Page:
For a related analysis of Facebook activism in Egypt, see Ellen Knickmeyer, "Going Underground in Cairo," The Washington Post, May 18, 2008.
Olivier Roy. The Politics of Chaos in the Middle East, (Columbia University Press, 2008). In this compelling, well-written book, Roy (French National Center for Scientific Research) provides an incisive critique of U.S. policies in the Middle East, a primer on political Islam, and recommendations for strategic planning. Contains brief references to U.S. public diplomacy after 9/11 and a lengthy analysis of illusions in strategies and counterterrorism policies based on democracy promotion and the increased presence of Western troops in the Muslim world. In the view of this leading European scholar of Islam and politics, the West has no alternative but to "engage in a dialogue with the political forces that truly matter -- namely the Islamo nationalists of Hamas and the Muslim Brotherhood."
Paul Sharp and Geoffrey Wiseman, eds. The Diplomatic Corps as an Institution of International Society, (Palgrave Macmillan, 2008). Through this compilation of essays by scholars and practitioners, Sharp (University of Minnesota) and Wiseman (Center on Public Diplomacy, USC) argue that the diplomatic corps "is one of the few unambiguous ways by which an international society is constituted and finds expression." What this means in practice varies widely as the essays portray. Includes studies on the origins of the diplomatic corps; the diplomatic corps as a symbol of diplomatic culture; essays on the diplomatic corps in the US, UK, Norway, India, Nepal, Rwanda, and Macedonia; and thoughts on the future.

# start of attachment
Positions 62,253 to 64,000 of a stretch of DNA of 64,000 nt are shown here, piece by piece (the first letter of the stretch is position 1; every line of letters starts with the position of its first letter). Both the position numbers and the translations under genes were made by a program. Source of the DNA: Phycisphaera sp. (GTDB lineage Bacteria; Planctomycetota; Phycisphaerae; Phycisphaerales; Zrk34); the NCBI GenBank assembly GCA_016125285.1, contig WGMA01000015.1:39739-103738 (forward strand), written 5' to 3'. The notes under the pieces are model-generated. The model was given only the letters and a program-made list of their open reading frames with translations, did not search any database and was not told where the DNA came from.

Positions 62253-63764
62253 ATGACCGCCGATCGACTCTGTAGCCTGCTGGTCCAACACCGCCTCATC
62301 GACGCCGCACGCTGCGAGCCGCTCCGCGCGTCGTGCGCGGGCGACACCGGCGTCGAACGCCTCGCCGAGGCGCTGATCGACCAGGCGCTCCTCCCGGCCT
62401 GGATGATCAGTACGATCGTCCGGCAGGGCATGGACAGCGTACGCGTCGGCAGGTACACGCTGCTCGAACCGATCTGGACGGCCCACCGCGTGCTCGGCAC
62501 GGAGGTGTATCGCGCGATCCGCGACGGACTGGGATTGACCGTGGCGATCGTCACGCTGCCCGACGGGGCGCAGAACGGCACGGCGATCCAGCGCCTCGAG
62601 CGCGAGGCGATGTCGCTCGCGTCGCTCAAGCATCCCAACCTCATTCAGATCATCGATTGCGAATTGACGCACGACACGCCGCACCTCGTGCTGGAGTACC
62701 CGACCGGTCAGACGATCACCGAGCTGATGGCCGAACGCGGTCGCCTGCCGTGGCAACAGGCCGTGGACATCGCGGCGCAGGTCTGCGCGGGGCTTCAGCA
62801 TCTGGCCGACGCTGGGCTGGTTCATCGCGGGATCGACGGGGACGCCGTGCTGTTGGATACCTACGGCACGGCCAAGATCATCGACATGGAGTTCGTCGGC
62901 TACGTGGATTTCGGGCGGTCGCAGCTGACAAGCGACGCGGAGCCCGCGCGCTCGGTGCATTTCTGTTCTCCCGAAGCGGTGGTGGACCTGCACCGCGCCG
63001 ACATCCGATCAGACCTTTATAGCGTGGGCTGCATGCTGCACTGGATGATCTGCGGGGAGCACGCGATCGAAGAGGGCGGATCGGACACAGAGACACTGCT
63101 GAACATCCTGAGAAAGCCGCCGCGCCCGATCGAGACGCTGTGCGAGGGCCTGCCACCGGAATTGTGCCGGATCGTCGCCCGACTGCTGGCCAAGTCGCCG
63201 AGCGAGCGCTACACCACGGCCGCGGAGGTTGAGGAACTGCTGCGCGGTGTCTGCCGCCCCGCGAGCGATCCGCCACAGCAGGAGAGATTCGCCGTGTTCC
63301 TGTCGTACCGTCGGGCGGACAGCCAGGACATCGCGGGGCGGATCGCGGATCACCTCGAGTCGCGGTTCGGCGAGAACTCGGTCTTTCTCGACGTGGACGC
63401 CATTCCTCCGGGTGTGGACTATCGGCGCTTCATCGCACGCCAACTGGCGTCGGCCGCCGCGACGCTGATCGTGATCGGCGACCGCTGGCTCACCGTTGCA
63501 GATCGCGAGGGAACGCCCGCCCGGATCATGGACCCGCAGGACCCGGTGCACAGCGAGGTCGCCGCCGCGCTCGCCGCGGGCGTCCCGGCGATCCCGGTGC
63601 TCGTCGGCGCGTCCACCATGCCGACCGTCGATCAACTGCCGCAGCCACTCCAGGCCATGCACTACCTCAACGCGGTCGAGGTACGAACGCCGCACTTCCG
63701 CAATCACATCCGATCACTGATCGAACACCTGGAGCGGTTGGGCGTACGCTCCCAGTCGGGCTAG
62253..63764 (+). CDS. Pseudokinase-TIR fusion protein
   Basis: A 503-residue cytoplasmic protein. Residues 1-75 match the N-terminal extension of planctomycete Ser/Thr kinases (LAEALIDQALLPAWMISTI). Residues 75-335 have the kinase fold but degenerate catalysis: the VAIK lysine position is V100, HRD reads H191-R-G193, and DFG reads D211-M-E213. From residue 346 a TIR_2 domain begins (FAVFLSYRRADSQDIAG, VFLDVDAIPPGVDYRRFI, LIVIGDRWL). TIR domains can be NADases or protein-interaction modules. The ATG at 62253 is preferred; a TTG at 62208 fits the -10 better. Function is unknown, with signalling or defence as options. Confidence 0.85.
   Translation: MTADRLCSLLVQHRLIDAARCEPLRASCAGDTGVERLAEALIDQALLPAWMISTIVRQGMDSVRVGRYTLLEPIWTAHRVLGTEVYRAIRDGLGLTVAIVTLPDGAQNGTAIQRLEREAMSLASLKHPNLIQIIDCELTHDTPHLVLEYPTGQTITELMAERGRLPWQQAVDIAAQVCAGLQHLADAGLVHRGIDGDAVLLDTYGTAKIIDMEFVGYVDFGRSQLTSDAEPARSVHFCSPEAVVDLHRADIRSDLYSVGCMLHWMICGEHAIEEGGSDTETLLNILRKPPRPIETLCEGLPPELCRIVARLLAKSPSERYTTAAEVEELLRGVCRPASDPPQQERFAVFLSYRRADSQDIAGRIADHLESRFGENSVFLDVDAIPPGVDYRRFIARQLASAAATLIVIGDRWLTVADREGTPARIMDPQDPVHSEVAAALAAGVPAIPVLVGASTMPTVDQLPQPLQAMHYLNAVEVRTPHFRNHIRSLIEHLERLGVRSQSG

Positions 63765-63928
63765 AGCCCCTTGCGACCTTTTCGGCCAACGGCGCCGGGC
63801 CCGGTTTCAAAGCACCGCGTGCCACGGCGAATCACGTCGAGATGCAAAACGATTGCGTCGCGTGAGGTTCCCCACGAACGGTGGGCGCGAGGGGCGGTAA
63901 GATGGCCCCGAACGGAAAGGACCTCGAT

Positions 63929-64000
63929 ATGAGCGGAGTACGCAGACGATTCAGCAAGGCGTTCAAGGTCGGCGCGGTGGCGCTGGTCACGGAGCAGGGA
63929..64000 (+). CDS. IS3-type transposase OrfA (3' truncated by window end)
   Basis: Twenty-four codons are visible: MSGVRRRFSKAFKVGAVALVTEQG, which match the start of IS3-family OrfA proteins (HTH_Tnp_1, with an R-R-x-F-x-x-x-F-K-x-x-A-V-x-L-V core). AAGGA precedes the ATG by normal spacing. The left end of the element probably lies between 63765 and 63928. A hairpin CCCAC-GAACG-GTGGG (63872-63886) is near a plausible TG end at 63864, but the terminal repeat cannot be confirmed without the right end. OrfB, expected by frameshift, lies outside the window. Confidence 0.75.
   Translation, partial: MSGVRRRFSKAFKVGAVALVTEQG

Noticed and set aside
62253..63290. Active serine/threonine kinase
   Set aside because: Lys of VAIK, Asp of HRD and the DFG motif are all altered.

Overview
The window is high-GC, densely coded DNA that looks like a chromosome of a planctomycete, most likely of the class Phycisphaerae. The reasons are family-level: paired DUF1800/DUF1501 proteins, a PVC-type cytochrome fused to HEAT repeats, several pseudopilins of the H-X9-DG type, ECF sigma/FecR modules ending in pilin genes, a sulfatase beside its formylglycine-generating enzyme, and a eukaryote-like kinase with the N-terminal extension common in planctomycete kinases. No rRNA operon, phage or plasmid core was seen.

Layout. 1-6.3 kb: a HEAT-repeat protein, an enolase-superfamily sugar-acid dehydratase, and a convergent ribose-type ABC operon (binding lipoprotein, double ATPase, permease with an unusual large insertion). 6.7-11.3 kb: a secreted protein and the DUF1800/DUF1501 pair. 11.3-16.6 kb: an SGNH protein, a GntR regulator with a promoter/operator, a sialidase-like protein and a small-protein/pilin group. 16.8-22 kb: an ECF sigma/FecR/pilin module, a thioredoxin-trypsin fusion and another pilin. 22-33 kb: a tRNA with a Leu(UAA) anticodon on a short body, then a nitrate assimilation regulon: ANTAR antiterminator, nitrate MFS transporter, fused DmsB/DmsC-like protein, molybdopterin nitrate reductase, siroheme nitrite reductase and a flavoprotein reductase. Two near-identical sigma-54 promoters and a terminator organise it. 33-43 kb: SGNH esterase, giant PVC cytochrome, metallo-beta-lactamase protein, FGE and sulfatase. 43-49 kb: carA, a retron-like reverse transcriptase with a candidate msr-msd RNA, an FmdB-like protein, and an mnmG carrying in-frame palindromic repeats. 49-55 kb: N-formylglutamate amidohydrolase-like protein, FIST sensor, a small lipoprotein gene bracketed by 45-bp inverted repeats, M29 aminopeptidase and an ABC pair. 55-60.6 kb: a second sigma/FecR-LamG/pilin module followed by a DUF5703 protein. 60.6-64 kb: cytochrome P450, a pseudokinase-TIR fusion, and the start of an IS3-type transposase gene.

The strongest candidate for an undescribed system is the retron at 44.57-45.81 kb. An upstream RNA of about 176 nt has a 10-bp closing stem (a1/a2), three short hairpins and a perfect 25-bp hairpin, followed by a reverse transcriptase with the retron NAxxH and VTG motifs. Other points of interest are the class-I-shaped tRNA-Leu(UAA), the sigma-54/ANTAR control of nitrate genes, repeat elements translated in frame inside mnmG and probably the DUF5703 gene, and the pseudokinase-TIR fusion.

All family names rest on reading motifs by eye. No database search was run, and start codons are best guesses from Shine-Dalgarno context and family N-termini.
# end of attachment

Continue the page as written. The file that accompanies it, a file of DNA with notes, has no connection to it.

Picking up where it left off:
Biljana Scott. "Whose Story Wins? Public Diplomacy and Relevance Theory," Paper presented at the 47th ISA Convention, San Diego, March 2006. Scott (Oxford University, DiploFoundation) draws on "relevance theory" -- a linguistic theory of "inferential pragmatics" -- to examine contests of competitive credibility in public diplomacy. Referencing Joseph Nye's concepts of the "paradox of plenty" and attention scarcity, she looks at how positive cognitive effects, competing inputs, and a hearer bias for relevance over truthfulness help to explain challenges facing public diplomacy. Scott contends that winning attention in large part is determined by communicators who are perceived to be relevant and by maximizing the relevance of one's story. In comparing the roles of truth, trust, and relevance in competitive credibility, Scott agues that relevance matters more than truthfulness and appeals to emotions more than intellectual argument. (Courtesy of Tijana Milosevic, George Washington University). See also LINK.